Outlook Dims on Credit

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More analysts are becoming increasingly pessimistic toward the consumer credit industry.

Howard Shapiro, an analyst at Fox Pitt Kelton Cochran Caronia Waller, on Monday downgraded his outlook for the specialty finance sector to market weight from overweight, and Sanjay Sakhrani, an analyst at Keefe, Bruyette & Woods, cut his buy-equivalent rating on American Express(AXP) to market perform. Both cited mounting problems in consumer credit, including the inability of some people to pay off balances and the unwillingness of others to add to them.

After examining recent data from several major consumer credit card issuers including delinquency trends, utilization rates and payment trends, "card credit has definitely inflected and we are seeing all the signs of distressed consumer behavior signaling a change in the economic climate," Shapiro wrote in a note. "This includes lower cure rates, higher utilization rates, lower payment rates and the like. The trajectory of losses in the industry going forward will depend highly on the U.S. unemployment rate."

Borrowers are letting their overall balances build up -- another sign of consumer distress -- and those who are already delinquent are unable to "bring themselves current," he writes.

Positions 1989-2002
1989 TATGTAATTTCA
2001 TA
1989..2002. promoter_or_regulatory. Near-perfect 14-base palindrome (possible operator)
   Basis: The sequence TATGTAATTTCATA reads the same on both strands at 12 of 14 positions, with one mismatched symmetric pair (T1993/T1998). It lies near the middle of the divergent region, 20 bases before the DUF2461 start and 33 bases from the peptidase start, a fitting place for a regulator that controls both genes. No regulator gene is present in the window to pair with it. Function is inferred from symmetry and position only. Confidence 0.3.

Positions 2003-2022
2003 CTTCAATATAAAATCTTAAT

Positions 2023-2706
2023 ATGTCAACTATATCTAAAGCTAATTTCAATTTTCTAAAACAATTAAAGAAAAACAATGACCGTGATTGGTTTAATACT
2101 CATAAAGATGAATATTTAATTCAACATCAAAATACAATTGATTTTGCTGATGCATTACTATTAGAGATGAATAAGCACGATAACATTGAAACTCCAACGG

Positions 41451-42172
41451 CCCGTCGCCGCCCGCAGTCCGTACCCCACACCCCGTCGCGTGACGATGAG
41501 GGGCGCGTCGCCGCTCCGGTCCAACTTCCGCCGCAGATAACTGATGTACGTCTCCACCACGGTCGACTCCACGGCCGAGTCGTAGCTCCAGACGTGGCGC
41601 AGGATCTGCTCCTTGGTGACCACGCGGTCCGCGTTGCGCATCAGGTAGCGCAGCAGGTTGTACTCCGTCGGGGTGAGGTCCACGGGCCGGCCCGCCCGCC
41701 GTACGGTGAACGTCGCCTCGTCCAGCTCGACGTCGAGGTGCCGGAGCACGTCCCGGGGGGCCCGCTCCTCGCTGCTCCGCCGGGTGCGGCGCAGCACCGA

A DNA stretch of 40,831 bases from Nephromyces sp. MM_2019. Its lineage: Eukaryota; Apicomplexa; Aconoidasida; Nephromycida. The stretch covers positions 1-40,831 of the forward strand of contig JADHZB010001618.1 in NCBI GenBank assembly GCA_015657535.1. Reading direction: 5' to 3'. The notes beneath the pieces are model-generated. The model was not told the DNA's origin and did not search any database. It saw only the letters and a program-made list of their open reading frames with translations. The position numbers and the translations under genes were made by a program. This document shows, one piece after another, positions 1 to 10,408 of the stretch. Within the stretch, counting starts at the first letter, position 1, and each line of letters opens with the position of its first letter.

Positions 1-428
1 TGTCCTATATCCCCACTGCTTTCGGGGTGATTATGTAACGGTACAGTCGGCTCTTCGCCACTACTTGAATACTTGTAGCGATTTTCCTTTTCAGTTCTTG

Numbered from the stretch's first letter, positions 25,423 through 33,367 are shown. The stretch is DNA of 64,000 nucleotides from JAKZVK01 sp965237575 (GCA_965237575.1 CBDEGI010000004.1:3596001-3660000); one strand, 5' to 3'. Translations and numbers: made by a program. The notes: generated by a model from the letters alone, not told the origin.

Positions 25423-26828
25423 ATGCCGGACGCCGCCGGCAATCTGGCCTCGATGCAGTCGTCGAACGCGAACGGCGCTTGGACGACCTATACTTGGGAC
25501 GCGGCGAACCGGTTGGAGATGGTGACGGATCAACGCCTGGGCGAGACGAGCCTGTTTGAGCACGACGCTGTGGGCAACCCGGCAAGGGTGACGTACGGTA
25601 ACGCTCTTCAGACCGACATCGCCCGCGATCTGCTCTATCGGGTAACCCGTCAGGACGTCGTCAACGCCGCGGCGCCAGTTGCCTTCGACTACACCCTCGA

The card trends are worse in areas hard hit by the housing downturn, Shapiro suggests.

Separately, Sakhrani writes in a note that shares of New York-based American Express will "remain volatile" in the near term, due to deteriorating credit quality, slower spending trends and weaker earnings growth.

The card and travel services company took a $438 million provision in the fourth quarter to guard against rising loan losses.

Shapiro's concerns echo that of UBS analyst Eric Wasserstrom.

Last week, Wasserstrom slapped sell ratings on American Express, Capital One Financial(COF) and Discover Financial Services(DFS). Fears of an impending U.S. consumer-led recession this year and rising unemployment sparked Wasserstrom to lower his outlook on the consumer credit companies.

Credit card growth is likely to remain low, "given high levels of consumer leverage and the potential impact from additional government rebates," Wasserstrom wrote in a note. "Hence we expect higher losses, limited balance sheet growth, and lower margins to result in lower earnings through 2008-09."

Credit losses will be particularly painful at American Express due to its "aggressive" growth in receivables over the past two to three years, "which likely reflected a degree of loosening underwriting standards at the trough of the credit cycle," he writes. Still, American Express remains Wasserstrom's preferred stock of the group.

MasterCard(MA), on the other hand, has received high praise from analysts. The credit card payment processing company, which does not hold consumer loans on its books, has not been affected so far by the mortgage meltdown and ensuing consumer-led economic downturn.

Last week, Stifel Nicolaus analyst Chris Brendler raised his rating on the Purchase, N.Y.-based company to buy from hold. Brendler is "less concerned about recession risk" at MasterCard "than consensus appears to be forecasting." He believes that, "should a global slowdown materialize," the company "is prepared to dial back on discretionary expenses." He also pointed to MasterCard's strong fourth-quarter earnings.

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